Day 2: Finding the subject and story

by Madiha Kark

MEXICO CITY — When it comes to producing content for any creative field, be it writing, photography, film or multimedia, we question ourselves. We question our skill level, our authenticity and our ability to create an impact. We ask, “What am I adding to the conversation that hasn’t already been said?” We worry whether or not a story topic has been done to death. For the students nervous about all these questions, Monday morning provided a solace, as instructors broke into small group sessions and discussed story ideas, creative road blocks and their expectations for the final projects.

Ron Haviv and a student share a laugh during a portfolio review. Photo © Neal Jackson

The instructors stressed how pictures do not have to be sterile and perfect. “Develop empathy and understanding and give each story the time it requires,” said Natalie Keyssar explaining the importance of developing trust with subjects. The classes were an equal mix of students with beginner and advanced skill levels yet the advice given by instructors applied to everyone.

In the evening, students showcased their portfolios with one-on-one portfolio reviews with some of the top photojournalists in the field.

Michael Robinson Chavez reviewing Erika Pineros’ portfolio. Photo © Neal Jackson

As the evening sun gave way to darkness, students shared stories over steaming cups of coffee and mulled over their project ideas. Sharing stories is what makes us human and dynamic visuals have the power to evoke emotions on a deeper level. It is this sense of friendship and family that binds the participants of Foundry as they explore new horizons within and outside of themselves.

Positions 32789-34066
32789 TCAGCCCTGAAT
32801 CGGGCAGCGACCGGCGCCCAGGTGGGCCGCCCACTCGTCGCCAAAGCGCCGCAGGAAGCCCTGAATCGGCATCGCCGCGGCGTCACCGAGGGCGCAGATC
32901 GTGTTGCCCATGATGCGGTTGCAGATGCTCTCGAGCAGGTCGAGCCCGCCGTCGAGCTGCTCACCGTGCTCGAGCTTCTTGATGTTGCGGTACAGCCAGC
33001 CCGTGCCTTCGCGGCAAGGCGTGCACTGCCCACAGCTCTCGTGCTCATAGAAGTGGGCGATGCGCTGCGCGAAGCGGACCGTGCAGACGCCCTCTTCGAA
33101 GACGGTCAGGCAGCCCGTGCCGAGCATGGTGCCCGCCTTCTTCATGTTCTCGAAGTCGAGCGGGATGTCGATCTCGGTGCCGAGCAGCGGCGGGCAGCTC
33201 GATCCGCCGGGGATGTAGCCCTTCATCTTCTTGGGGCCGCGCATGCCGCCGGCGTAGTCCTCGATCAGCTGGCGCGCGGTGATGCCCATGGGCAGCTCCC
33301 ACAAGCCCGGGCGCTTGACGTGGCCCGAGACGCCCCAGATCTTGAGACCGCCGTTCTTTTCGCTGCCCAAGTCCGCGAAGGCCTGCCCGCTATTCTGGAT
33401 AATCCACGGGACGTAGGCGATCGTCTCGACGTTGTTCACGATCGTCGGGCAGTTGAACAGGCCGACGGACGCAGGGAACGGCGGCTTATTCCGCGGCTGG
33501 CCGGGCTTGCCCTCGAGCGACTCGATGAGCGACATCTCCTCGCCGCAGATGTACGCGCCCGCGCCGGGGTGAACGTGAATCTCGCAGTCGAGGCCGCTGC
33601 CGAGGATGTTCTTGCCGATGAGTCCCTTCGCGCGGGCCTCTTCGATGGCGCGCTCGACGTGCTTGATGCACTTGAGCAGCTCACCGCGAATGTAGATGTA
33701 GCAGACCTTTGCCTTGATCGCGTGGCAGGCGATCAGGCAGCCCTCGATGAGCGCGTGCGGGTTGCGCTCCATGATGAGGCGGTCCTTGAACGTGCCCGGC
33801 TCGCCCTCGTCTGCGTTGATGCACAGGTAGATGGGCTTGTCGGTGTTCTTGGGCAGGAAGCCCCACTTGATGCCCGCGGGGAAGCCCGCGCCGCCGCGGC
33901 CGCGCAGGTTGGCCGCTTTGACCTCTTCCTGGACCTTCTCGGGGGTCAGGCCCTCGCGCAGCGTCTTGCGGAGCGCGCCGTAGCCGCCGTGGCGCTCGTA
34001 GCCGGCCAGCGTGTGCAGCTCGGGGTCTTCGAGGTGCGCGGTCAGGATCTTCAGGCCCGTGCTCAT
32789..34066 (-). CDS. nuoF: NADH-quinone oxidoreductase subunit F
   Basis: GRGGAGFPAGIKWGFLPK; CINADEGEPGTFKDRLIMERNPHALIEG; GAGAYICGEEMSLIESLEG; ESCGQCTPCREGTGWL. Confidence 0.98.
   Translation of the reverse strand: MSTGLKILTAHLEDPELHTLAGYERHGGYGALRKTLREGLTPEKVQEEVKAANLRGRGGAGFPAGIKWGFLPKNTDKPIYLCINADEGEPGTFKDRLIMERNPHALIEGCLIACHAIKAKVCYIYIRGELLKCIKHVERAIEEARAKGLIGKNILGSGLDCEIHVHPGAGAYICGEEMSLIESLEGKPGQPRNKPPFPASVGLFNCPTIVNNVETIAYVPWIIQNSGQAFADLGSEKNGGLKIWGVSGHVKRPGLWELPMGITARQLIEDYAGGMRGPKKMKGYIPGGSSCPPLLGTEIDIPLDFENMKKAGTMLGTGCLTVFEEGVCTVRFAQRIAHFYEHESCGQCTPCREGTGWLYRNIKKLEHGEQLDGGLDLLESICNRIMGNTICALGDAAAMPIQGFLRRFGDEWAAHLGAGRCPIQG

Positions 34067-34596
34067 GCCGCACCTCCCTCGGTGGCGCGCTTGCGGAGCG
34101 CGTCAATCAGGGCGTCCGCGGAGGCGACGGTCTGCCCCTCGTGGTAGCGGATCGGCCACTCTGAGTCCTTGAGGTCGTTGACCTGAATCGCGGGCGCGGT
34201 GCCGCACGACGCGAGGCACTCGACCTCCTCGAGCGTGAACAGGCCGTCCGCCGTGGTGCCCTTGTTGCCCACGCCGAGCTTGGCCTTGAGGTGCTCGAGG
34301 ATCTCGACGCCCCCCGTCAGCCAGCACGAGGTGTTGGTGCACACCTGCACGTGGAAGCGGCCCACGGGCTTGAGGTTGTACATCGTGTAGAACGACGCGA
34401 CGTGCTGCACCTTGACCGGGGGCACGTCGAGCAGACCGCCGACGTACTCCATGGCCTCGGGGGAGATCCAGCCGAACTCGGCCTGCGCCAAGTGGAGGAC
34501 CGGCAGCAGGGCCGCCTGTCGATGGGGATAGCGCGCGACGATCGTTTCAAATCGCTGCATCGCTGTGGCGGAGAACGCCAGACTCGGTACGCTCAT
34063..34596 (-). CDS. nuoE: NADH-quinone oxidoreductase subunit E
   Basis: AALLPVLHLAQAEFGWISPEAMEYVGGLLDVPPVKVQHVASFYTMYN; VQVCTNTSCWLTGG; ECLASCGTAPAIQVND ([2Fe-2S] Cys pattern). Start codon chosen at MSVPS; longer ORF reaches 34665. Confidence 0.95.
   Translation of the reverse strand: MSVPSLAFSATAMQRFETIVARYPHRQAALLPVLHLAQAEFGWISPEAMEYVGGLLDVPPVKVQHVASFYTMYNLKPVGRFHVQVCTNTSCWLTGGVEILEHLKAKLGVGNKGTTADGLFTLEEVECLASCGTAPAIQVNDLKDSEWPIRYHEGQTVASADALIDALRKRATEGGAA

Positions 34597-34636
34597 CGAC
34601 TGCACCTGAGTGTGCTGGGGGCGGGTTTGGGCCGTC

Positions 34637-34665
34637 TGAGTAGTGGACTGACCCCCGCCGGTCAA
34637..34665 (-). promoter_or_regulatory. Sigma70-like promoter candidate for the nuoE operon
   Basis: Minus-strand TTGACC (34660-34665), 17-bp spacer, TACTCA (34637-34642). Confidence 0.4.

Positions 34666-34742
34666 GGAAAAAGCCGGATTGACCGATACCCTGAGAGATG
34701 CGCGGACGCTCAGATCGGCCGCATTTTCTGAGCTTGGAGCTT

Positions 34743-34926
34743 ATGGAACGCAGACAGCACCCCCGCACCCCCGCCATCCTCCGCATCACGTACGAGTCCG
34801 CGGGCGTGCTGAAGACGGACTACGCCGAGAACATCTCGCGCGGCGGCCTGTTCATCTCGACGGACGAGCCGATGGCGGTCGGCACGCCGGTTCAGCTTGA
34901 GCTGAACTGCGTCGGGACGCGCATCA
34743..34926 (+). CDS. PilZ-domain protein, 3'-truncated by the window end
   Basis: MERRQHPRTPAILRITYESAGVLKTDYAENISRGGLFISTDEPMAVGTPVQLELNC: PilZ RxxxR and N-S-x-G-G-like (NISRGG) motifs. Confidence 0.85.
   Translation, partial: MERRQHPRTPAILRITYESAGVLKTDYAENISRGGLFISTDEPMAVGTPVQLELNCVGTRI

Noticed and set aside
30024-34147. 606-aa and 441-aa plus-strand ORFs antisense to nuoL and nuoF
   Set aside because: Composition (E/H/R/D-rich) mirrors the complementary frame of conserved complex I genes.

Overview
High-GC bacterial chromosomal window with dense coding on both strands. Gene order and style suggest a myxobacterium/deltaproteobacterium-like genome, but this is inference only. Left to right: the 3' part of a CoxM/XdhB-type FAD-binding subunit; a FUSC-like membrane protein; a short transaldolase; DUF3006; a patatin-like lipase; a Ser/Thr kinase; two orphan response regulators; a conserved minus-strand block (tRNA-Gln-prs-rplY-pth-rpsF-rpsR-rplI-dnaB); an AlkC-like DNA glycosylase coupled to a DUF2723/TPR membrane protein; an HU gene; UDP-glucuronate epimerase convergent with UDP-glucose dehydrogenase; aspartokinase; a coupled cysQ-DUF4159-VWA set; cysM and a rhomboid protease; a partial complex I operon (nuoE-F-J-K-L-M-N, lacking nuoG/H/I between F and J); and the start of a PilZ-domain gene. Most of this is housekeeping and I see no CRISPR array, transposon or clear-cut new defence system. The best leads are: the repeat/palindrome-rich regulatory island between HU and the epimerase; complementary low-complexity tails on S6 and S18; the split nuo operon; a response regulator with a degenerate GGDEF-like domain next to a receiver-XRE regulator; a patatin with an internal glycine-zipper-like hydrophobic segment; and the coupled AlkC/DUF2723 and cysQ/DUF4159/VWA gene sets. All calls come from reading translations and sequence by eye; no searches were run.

Michael Robinson Chavez

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Michael Robinson Chávez is a photographer at The Washington Post since 2007. Prior to that, he worked for Los Angeles Times , The Boston Globe and the Associated Press. He has covered assignments in over 50 countries including: the Congolese Civil War, the tsunamis in Indonesia and Chile, the Egyptian revolution, life in Brazil’s slums, gold mining in Peru, the 2006 Hezbollah/Israeli war, the Georgian/Russian war in 2008, the conflict in Israel/Palestine and the US led invasion and occupation of Iraq.

Michael was awarded the Robert F. Kennedy Journalism Award for Photojournalism in 2012 and was twice named second place Photographer of the Year by Pictures of the Year International in 2014 and 2010. In 2015 Michael received a silver prize from the China International Press Photo Contest for his work on the California drought. Michael won the Scripps Howard National Award for Photojournalism and has also twice been named Photographer of the Year by The White House News Photographers’ Association.

His work has been exhibited widely, including the Visa Pour l’image festival in France, the Corcoran Gallery in Washington DC, Imagenes Havana in Cuba, the Los Angeles County Museum of Art, the War Photo Ltd. Gallery in Dubrovnik and at the Museu Memorial de l’Exili in Spain.

He has published a book of his photographs from Peru: “Awaiting the Rain.” In addition he teaches and lectures at workshops throughout the world including Mexico, Argentina, India, Thailand, Egypt, Peru, the United States and El Salvador.

http://www.robinsonchavez.com/

Course Description:

Michael will be helping you master the craft of telling compelling stories and essays by improving your vision, research skills, ability to gain access to your subject matter and breaking out of your comfort zones. The device you choose can range from an iPhone to a Graflex 4×5. This is about how you see the world.


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